It was the most compelling argument against the city of San Diego declaring bankruptcy: Pension debts can’t be reduced. Since that was the city’s most outstanding burden, what would be the point of going to Chapter 9?

Now, it looks like a small, bankrupt city in Rhode Island is ready to debunk that claim. From today’s New York Times:

Retired police and firefighters from Central Falls, R.I., have agreed to sharp pension cuts, a step thought to be unprecedented in municipal bankruptcy and one that could prompt similar attempts by other distressed governments.

If approved by the bankruptcy court, the agreement could be groundbreaking, said Matthew J. McGowan, the lawyer representing the retirees.

“This is the first time there’s been an agreement of the police and firefighters of any city or town to take the cut,” he said, referring to those already retired, who are typically spared when union contracts change. “I’ve told these guys they’re like the canary in the coal mine. I know that there are other places watching this.”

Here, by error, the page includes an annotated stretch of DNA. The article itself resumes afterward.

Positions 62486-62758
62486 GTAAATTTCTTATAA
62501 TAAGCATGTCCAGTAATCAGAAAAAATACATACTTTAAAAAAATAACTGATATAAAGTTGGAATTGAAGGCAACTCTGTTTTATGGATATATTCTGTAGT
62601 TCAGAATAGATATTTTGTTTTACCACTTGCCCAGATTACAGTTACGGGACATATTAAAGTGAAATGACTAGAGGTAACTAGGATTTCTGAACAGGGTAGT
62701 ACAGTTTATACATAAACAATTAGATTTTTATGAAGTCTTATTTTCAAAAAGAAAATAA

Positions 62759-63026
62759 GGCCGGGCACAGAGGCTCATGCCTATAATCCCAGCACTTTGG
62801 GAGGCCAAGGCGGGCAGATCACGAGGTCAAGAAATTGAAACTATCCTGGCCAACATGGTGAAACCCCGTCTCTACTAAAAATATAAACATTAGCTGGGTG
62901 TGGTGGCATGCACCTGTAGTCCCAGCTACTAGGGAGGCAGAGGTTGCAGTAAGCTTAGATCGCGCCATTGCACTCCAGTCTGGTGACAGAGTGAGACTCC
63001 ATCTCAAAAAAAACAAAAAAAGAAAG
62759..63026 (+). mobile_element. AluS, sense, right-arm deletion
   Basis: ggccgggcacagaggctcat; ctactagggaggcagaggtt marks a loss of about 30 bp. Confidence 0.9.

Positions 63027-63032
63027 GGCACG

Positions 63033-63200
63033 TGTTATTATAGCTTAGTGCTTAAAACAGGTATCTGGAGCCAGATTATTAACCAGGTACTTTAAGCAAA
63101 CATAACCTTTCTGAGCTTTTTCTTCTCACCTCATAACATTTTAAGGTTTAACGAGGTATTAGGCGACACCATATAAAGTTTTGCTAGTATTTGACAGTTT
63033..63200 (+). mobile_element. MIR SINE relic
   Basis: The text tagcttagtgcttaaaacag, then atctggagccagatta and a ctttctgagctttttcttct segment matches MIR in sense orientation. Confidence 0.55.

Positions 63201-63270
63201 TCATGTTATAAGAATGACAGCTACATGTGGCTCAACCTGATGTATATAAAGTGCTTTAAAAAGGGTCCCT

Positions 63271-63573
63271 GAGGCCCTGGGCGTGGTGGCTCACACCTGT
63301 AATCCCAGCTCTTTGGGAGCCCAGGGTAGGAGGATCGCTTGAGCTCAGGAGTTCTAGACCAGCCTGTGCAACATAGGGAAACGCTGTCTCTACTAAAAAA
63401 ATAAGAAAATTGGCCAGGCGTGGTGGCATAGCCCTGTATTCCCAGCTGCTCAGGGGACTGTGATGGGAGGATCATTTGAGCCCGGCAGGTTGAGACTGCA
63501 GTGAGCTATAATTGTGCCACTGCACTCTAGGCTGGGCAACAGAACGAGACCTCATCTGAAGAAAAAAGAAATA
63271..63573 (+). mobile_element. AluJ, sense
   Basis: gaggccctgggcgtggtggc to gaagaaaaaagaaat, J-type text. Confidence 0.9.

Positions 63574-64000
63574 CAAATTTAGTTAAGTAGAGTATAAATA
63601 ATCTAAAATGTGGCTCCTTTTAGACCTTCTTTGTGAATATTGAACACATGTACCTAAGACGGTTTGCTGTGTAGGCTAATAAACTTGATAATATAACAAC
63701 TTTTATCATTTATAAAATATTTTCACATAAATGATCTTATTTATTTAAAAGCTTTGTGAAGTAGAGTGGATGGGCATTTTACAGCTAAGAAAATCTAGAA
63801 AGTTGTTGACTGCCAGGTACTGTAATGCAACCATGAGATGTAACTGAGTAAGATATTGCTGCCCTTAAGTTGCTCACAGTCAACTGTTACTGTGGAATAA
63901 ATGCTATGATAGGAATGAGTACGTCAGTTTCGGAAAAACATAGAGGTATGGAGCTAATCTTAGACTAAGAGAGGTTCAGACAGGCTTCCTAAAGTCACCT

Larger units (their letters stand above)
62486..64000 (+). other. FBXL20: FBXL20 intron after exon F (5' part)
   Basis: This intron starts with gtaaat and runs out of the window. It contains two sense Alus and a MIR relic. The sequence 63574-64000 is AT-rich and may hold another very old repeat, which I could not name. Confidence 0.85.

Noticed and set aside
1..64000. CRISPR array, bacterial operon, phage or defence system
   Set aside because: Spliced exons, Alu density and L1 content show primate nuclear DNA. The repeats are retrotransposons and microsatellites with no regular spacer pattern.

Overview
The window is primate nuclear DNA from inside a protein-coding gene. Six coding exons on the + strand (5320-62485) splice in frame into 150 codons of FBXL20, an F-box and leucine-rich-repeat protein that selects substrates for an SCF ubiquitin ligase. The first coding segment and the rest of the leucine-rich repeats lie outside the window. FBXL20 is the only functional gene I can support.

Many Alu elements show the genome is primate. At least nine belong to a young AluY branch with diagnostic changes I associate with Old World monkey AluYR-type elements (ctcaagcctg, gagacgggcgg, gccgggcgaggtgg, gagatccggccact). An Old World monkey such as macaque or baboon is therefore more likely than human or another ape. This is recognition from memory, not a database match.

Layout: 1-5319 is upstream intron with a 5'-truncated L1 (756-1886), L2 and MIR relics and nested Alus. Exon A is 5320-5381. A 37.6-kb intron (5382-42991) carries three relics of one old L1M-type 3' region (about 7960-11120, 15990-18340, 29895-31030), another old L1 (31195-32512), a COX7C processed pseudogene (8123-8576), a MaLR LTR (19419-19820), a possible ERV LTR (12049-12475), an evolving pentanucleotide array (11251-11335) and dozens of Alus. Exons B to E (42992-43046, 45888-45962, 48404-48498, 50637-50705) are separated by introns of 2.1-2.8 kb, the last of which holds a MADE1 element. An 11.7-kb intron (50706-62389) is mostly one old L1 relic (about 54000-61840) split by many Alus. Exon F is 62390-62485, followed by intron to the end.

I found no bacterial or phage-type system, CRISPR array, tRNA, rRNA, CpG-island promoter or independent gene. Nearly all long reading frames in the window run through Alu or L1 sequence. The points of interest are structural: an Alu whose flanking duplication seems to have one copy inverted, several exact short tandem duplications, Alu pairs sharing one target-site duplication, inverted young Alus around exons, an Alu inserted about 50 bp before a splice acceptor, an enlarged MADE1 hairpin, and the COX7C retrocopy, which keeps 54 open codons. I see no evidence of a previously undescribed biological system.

The idea of declaring bankruptcy to deal with the city’s mounting burdens has long been a flashpoint of debate in San Diego.

After a task force of Mayor Jerry Sanders’ business confidants raised the idea in late 2009, Sanders and City Attorney Jan Goldsmith went on a public assault against bankruptcy. Sanders called bankruptcy a “con job” and Goldsmith said it wasn’t a “magic potion.”

Sanders and Goldsmith argued the city couldn’t use bankruptcy to reduce pension payments to retirees or current workers because the state constitution protected pensions. That meant bankruptcy couldn’t do anything about the $2.1 billion unfunded pension liability yoked to San Diego’s financial statements.

“Bankruptcy cannot be used to void employee pension benefits once they are vested, which occurs the first day of employment,” Sanders wrote in an op-ed.

In February 2010, I took a closer look at their argument. I concluded that no city had ever reduced pensions in bankruptcy before, but that a city conceivably could.

I’ve contacted both Sanders and Goldsmith’s offices for comment on the Rhode Island news and will update this post when I receive a response.

Liam Dillon is a news reporter for He covers San Diego City Hall, the 2012 mayor’s race and big building projects. What should he write about next?

Please contact him directly at or 619.550.5663.

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Liam Dillon was formerly a senior reporter and assistant editor for Voice of San Diego. He led VOSD’s investigations and wrote about how regular people...

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